The first Motorola phone with Google design input is here and according to Eric Schmidt, Google’s executive chairman, the Moto X handset offers “the best of Android.” I spent time with Google and Motorola representatives on Thursday morning to see the phone and understand what makes it different. I walked away with a very distinct impression that reinforces my earlier thought: Moto X is an Android phone for the masses.
Designed for you
To understand that theme, you have know how the Moto X was designed. Motorola says it’s the direct result of numerous studies it did on the average smartphone user. First, the company determined the most appealing handset volume consumers prefer to carry. From there, Motorola decided on the largest screen it could fit in that volume. And lastly, it rounded the back of the Moto X because palms aren’t flat.
From a design perspective, I like the approach. The phone has a 4.7-inch display, but is noticeably smaller than the HTC One that I’m carrying now — even though it too has a 4.7-inch screen. Moto X uses a 720p display, which works out to 312 pixels per inch: More would be overkill, a Motorola representative told me. I tend to agree and the screen looks very clear to me. [Here are more specs and a comparison between Moto X and Samsung's Galaxy S 4 and Apple's iPhone 5.]
The rounded back does fit nicely in my hand and Motorola using the roundness to help the phone’s run time. I was told to expect 24 hours of battery life — that’s very likely average use and I’ll report back once I formally review the phone — partially because the battery is layered to use the extra phone space. Just like the Moto Droid Ultra line, the new Moto X uses a tweaked Qualcomm chip that Motorola calls X8. The chip modifications also help with battery life as a low-power digital signal processor handles natural language input.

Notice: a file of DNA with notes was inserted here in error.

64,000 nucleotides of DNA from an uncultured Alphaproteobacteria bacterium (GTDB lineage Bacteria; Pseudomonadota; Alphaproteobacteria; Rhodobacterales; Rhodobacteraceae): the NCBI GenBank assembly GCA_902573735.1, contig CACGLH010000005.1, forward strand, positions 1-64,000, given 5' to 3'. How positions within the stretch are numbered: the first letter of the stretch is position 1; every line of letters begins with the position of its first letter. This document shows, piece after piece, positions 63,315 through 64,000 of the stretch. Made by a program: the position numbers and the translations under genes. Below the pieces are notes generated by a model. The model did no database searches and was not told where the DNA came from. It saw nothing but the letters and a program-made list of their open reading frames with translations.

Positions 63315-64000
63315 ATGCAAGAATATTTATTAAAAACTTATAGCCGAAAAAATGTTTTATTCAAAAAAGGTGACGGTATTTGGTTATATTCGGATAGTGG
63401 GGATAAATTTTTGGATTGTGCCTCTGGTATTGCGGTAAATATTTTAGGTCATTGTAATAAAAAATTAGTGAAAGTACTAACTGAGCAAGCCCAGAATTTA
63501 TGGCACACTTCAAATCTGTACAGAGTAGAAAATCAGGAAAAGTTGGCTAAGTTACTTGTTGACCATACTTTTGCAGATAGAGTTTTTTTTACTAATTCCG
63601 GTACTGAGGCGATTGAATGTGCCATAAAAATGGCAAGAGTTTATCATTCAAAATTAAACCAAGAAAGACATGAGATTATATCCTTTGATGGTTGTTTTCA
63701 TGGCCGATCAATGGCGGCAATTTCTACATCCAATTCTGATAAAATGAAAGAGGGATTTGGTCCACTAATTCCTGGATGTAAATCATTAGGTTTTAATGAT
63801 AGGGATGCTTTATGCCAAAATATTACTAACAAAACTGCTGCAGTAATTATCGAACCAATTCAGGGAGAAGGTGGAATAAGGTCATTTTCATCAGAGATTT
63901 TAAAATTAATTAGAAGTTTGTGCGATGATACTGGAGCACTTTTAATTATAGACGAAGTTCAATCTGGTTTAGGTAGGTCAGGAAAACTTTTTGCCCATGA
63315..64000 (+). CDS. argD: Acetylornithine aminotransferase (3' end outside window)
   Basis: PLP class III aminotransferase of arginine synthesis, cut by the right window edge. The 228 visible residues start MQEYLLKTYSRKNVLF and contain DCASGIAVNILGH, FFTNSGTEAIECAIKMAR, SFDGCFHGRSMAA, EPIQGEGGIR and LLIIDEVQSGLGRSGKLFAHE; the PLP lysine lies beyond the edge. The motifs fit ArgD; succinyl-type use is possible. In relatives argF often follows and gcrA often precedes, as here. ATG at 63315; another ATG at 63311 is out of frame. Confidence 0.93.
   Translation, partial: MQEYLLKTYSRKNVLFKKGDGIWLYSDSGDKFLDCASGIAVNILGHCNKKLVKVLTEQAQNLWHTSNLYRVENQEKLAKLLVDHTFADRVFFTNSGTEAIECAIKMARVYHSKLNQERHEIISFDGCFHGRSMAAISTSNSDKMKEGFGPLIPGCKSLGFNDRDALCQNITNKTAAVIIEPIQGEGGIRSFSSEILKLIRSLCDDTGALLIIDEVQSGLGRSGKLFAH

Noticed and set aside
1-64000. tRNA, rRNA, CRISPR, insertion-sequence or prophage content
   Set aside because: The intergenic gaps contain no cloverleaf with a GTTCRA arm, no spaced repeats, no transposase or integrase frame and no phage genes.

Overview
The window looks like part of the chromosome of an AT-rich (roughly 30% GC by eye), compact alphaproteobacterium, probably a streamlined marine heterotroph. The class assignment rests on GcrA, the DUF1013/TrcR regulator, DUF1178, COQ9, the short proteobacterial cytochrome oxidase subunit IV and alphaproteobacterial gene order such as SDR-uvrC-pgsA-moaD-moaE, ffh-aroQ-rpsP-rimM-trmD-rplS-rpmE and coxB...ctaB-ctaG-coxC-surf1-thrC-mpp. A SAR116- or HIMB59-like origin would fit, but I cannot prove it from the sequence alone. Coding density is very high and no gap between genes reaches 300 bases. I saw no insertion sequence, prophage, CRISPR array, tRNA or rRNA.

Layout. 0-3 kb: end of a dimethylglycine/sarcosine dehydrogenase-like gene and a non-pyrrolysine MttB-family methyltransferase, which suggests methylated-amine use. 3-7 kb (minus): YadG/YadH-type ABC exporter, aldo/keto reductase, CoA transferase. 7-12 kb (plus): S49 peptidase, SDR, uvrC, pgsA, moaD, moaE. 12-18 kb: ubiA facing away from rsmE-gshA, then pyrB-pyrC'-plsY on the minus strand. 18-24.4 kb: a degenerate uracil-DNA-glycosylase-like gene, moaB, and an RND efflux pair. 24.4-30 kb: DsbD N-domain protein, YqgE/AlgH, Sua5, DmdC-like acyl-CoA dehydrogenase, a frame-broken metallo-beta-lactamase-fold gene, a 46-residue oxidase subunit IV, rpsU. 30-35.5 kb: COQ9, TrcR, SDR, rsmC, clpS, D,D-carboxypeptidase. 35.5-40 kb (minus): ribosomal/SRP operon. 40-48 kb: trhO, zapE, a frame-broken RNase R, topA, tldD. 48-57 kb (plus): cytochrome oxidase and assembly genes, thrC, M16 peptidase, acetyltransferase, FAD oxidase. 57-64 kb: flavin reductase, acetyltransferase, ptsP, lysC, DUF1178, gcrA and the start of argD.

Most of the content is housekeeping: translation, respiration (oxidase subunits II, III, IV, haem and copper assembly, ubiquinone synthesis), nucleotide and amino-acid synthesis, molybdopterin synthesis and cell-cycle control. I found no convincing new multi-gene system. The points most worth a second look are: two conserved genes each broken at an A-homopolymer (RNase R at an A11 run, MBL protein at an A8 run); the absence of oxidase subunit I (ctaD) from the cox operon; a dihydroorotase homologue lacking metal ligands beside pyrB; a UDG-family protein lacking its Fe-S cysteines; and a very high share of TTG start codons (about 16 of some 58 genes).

New features that other Android phones don’t have
Speaking of language, Moto X does offer a Touchless Control feature as expected. Essentially, this is a way to activate Google Now without having to touch the phone. The device is always listening for the “OK Google Now” command, just like Google Glass. I could see this as definitely handy while driving. I asked if Touchless Control was exclusive to Motorola and got a carefully worded answer that sounded like “Yes.” Motorola says Touchless Control works because of the X8 chip and software, so I’m not expecting this feature to appear in Android at large.
Motorola also learned from its studies that the average consumer turns their phone on and off about 60 times per day. Much of that is due to checking for notifications or other little data points throughout the day. Moto X has a new Active Display feature that shows important notifications when the phone is in sleep mode. These appear momentarily and fade out to save power. They’re also interactive: Touch the screen for more information or swipe it to take action. It’s a clever use of Android and display technology.